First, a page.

Stalking is a complex crime that can take many guises. The summary of relevant laws shows that no single law has been comprehensive enough to capture all criminality. That is why the law relating to it is constantly changing in Chicago. Efforts have focused on public protection and privacy laws. However, the stalkers are so complex in their behavior that it remains virtually impossible to come up with a catch-all set of laws that are applicable in each case. Recently the state introduced bills that made it much easier to charge suspects. This was in the wake of complex prosecutions during which it seemed as if the victim was on trial. The downside to the new legislative arrangements is that they sometimes infringe on the rights of the defendants. That is where the defending attorney must be particularly vigilant.
Typically, stalking is a crime that is tied up with domestic violence or even spousal abuse according to the provisions of 720 ILCS 5/12-7.3. In the past the social service agencies were unable to pinpoint the culprits because they were essentially protected by privacy laws as well as a routine dismissal of minor domestic disputes. Eventually the victim would learn that the law enforcement agencies were powerless to capture the suspect unless there was clear evidence of violence or threats of violence. The stalkers themselves exploited this loophole in order to stay ahead of the law enforcement agencies at all times. Meanwhile the victim was left to his or her own devices, essentially existing in a surveillance state until the stalker either gave up or was apprehended on another charge.
The New Legislative Regime and Practice Notes
The balance has shifted significantly in favor of the victims. They now need not prove actual violence but rather behavior that amounts to harassment by stalking. That may be a physical process or one that is undertaken using the medium of modern technology. The results of such reforming changes are that the prosecutions and successful convictions are much higher in Chicago than they were five years ago. Depending on the side of the court in which you are sitting, this can be a good or bad thing. Defense attorneys need to pay particular attention to the civil liberties of their clients and should always critically examine the prosecutorial process as well as the use of the resultant discretionary powers.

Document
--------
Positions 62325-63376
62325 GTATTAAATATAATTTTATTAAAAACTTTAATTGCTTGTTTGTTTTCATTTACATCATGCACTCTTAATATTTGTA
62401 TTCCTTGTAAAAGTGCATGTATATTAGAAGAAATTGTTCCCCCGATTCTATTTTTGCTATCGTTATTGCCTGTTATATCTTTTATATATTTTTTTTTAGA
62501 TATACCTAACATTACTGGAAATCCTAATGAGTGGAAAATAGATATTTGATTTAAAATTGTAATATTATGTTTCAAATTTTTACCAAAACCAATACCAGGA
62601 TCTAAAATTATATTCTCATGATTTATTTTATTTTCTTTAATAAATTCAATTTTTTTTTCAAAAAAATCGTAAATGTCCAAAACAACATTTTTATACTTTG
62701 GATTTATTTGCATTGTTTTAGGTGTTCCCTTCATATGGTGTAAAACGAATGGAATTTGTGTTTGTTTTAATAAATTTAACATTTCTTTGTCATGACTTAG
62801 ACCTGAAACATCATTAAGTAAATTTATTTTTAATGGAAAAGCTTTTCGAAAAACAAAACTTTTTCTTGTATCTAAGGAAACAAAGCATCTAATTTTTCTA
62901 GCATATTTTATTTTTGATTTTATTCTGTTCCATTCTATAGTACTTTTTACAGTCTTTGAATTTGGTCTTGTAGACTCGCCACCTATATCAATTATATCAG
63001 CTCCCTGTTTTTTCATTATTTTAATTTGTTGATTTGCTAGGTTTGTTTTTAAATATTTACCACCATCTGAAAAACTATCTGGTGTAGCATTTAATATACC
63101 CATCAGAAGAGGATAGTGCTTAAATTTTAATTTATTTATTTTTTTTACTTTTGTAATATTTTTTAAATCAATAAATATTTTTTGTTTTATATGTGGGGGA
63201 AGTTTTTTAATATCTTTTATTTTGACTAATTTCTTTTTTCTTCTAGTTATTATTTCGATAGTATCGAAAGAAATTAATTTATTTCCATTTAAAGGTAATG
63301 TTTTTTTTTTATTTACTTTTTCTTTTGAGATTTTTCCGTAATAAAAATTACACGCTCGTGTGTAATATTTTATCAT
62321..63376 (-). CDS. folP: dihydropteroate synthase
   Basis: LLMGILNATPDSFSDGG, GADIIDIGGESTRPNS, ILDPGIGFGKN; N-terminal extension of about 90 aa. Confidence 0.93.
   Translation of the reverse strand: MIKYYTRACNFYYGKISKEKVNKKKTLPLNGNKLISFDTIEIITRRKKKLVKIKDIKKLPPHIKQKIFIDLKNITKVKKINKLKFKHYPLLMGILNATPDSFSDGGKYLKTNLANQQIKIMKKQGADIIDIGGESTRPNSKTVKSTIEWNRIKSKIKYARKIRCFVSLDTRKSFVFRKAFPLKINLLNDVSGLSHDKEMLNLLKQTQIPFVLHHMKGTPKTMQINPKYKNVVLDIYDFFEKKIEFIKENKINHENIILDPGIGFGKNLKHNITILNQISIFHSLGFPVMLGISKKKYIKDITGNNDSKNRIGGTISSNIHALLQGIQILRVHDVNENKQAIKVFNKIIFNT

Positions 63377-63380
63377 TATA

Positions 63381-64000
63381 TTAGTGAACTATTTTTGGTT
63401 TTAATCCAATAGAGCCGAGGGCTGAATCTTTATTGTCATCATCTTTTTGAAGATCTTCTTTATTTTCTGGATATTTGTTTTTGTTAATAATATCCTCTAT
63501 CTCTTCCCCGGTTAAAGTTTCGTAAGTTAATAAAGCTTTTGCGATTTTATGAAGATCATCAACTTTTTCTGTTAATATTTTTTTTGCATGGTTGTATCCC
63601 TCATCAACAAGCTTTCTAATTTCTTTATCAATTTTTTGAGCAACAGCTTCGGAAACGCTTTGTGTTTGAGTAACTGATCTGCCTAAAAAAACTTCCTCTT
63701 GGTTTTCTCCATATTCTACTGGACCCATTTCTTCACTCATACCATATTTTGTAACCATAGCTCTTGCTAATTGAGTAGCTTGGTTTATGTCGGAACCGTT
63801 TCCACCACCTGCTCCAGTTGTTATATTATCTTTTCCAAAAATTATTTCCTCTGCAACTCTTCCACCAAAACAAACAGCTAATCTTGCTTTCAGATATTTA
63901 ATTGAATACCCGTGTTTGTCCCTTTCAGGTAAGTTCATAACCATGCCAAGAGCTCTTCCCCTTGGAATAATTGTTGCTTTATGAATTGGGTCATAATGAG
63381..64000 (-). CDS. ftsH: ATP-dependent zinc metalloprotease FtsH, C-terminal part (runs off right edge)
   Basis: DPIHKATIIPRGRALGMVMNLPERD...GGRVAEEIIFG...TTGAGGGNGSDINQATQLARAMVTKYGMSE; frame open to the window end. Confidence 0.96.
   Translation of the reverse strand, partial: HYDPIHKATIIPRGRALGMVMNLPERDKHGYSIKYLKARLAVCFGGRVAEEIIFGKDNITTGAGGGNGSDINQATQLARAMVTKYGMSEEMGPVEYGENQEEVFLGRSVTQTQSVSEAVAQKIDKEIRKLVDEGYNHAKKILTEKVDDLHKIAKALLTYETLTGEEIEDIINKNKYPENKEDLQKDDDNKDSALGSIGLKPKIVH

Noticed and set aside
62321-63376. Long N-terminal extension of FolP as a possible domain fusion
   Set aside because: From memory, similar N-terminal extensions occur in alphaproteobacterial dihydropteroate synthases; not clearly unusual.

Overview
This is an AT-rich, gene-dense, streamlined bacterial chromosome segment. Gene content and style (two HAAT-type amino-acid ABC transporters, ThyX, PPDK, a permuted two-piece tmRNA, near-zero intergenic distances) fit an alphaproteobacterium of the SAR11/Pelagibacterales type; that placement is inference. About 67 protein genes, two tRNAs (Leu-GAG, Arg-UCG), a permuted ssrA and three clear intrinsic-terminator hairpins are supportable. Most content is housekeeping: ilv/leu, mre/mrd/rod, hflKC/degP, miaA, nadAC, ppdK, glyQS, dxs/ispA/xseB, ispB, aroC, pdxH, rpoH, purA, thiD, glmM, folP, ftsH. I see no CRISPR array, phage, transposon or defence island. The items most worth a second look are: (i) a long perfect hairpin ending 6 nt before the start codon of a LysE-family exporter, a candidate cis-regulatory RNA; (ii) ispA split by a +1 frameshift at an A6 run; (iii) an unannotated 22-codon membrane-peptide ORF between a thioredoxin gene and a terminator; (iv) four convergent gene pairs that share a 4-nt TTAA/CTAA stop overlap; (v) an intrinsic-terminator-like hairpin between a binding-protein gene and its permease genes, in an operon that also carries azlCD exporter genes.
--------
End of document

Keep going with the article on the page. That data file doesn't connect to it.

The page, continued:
It is true that the current legislation has broadened the meaning of stalking in order to take into account the increasing sophistication of the crime. Nevertheless, that does not imply that the old rules about fairness are to be thrown out of the window. Of course, the prosecutor is likely to be less concerned about the welfare of the defendant. That is why the defending attorney should vigorously pursue the discovery process so that fairness is ultimately ensured.
Handling Protective Orders
The other strand of the reform might also come into play because victims are able to secure protective orders on evidence that might not be sustainable in a criminal court (see the Relerford case). The defending attorney should warn his or her client that the protective order is something of a last chance salon. It is the final step before the court can impose significant sentences for infringement. The failure to follow the protective order can be used as evidence in the criminal trial. When offering advice to clients, the emphasis is always on ensuring that the harassment does not escalate. If there is no reasonable justification for the interaction between the client and victim, then it is not wise to resist the protective order. Rather, it is in the client’s best interests to stay as far away from the victim as possible. Of course, this is complex if there are custody sharing arrangements. If you need help with your case, you need an expert lawyer who will take care of you. Call David Freidberg, Attorney at Law at 312-560-7100 now.
(image courtesy of Ran Berkovich)